1. thegreenacrehomestead says:

      Hi Beth! That’s so great you found a good mouser. I did all I could to avoid using poison but the problem got so out of hand that damage control was required. Now that the problem is contained, I am free to take away the poison. My cat has caught one mouse and she was just playing with it alive, she never killed it. One day I’ll find a good mouser!

  4. This is a great share, and I know there a lot of people out there who will appreciate all of this information.

    1. thegreenacrehomestead says:

      Thanks, Chas!

  5. Dorlis L Grote says:


    1. thegreenacrehomestead says:

      Hi Dorlis! I understand that concern as it was my main concern, too. If you strategically place the poison, you shouldn’t have fatalities. By saying that, if your cats often catch rodents, poison is not right for you. My cat is not a mouser so it was not as much of a concern as harming other animals such as an owl or hawk. I am sure to place poison in boxes where other animals can not reach it and also near the burrow of the rodents, so when they ingest it they don’t pass away in an exposed area but instead in their burrows away from the reach of other animals. Poison is not for everyone, I never thought I’d use it, but I had to make that hard decision. Good luck in your endeavor to rid your property of rodents and thank you for commenting!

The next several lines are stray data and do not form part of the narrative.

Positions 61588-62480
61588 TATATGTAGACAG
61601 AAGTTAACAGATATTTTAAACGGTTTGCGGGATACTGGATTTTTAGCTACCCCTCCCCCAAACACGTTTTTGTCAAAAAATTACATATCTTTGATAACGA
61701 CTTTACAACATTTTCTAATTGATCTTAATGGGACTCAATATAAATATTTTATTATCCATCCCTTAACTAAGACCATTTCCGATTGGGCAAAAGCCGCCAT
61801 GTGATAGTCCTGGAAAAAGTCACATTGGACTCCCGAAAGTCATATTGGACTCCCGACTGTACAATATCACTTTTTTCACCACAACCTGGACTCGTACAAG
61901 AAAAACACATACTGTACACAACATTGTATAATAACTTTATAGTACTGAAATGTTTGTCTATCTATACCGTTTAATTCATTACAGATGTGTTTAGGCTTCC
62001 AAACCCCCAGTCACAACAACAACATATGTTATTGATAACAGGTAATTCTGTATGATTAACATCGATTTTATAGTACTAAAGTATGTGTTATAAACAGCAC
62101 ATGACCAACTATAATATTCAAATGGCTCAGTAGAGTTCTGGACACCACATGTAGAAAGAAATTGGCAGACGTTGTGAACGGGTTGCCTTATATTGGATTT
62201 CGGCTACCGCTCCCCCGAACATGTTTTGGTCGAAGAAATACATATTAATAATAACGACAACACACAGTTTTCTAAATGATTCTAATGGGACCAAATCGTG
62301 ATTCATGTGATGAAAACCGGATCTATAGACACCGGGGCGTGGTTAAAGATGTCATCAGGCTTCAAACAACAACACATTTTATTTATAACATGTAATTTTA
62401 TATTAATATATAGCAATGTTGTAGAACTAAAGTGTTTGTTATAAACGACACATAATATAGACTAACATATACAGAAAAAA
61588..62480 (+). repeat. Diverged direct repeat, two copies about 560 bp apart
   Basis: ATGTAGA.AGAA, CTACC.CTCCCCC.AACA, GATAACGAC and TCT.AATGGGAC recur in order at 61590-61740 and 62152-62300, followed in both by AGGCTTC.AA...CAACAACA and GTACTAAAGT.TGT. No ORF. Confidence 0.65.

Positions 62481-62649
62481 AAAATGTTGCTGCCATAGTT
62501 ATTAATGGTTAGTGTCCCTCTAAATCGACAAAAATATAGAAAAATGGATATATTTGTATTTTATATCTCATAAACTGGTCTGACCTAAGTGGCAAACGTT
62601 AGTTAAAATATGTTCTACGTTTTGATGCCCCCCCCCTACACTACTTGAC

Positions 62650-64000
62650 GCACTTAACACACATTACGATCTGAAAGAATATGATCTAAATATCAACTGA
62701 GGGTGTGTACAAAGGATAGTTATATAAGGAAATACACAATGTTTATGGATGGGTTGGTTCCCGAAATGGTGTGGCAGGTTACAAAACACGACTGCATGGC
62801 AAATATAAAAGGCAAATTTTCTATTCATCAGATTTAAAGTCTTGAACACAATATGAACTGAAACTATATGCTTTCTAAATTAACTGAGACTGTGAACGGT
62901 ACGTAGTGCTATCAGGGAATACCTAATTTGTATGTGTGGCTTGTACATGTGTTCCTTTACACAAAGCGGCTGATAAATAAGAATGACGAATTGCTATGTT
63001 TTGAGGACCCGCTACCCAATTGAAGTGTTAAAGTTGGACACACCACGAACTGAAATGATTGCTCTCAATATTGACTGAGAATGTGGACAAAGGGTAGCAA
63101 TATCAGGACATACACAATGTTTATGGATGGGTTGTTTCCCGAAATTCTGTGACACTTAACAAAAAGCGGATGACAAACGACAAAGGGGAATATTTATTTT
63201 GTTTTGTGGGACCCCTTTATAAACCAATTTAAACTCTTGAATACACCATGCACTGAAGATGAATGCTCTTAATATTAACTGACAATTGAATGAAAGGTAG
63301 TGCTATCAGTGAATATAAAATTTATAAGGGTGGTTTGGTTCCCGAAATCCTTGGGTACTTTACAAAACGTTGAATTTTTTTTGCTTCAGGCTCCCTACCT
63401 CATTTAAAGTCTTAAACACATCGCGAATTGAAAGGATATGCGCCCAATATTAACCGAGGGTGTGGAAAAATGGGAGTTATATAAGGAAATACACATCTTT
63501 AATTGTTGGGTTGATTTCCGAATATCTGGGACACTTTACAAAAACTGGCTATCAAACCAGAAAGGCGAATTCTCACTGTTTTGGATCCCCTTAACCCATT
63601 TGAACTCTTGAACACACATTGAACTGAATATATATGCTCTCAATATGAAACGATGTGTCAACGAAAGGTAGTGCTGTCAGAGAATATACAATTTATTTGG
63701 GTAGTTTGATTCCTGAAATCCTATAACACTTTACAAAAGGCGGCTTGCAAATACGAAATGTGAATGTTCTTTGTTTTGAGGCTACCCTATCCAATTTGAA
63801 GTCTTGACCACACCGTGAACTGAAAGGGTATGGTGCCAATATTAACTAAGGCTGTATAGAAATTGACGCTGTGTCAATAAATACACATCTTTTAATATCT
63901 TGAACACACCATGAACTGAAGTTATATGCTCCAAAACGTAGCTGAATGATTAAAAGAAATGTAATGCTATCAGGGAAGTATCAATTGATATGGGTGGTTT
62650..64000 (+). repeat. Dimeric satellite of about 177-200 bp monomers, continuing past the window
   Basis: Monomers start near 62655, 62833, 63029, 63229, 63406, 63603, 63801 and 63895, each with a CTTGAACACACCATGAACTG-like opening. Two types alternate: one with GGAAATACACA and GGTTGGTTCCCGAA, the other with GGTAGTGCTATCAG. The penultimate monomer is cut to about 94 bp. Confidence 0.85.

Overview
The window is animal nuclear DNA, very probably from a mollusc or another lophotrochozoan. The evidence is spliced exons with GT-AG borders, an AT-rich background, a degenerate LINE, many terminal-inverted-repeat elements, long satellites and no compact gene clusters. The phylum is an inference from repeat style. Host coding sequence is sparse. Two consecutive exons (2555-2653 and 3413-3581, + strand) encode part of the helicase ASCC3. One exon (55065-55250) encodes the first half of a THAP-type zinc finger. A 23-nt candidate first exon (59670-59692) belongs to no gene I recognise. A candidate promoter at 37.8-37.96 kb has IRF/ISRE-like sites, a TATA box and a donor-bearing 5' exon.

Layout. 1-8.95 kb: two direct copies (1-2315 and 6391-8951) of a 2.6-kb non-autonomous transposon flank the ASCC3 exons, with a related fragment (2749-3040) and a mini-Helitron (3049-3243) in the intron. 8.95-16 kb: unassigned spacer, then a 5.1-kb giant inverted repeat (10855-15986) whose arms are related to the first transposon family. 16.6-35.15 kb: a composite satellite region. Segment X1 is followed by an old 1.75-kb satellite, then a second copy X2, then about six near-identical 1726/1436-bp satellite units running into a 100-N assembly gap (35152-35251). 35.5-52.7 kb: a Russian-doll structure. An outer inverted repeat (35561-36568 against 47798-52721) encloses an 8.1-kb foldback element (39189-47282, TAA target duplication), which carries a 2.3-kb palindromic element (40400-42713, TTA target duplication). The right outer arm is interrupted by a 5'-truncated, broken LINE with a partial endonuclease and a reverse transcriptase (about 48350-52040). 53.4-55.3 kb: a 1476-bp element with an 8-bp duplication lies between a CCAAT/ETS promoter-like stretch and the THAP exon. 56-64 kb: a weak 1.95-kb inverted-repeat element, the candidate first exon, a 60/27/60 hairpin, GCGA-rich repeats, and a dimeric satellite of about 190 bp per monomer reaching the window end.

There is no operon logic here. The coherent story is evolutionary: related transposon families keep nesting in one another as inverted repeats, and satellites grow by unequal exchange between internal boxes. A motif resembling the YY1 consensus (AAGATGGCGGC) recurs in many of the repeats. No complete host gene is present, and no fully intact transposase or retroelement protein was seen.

1. What if their burrow is in your home. My mom lives in my brothers farm in an older mobile home. I have been staying with her for months as she has dementia. I have been battling them for months. They have a nest under the stackable washer/dryer and I hear them in the walls. If I use poison they will die in the house and stink.

  6. Good overview on the dealing with rats, I had a bad case of them when I did a clean up and a small building take down, I shifted the outside rats an they moved into my little barn, lost some chicks to them as well as eggs but no baby bunnies thankfully. I have hunting barn cats, a colony of six altered working farm cats.. They hunt a lot.. and I was able to get a few more with the live traps and between the two, we were able to get it back under control..

    I know they are still out there because the cats are still bringing me parts but I have not seen any at night or in the day. Found you on the blog hop

    1. thegreenacrehomestead says:

      I’m so sorry to hear about your chicks! I’m actually surprised I never lost any chicks, but also grateful. My “barn cat” is currently sitting in my lap and is pretty much useless outside. I hated using the poison for the rats, but sometimes there are hard decisions that need to be made. It was the best solution for my situation, at the time. Now that I’m at a stage where I can prevent it from escalating, I’ll do different more natural things. It’s a learning experience! And yes, the rats will always be there but the idea is to keep them controlled.

      I’m glad you stopped by the hop and hope to see you next week, also!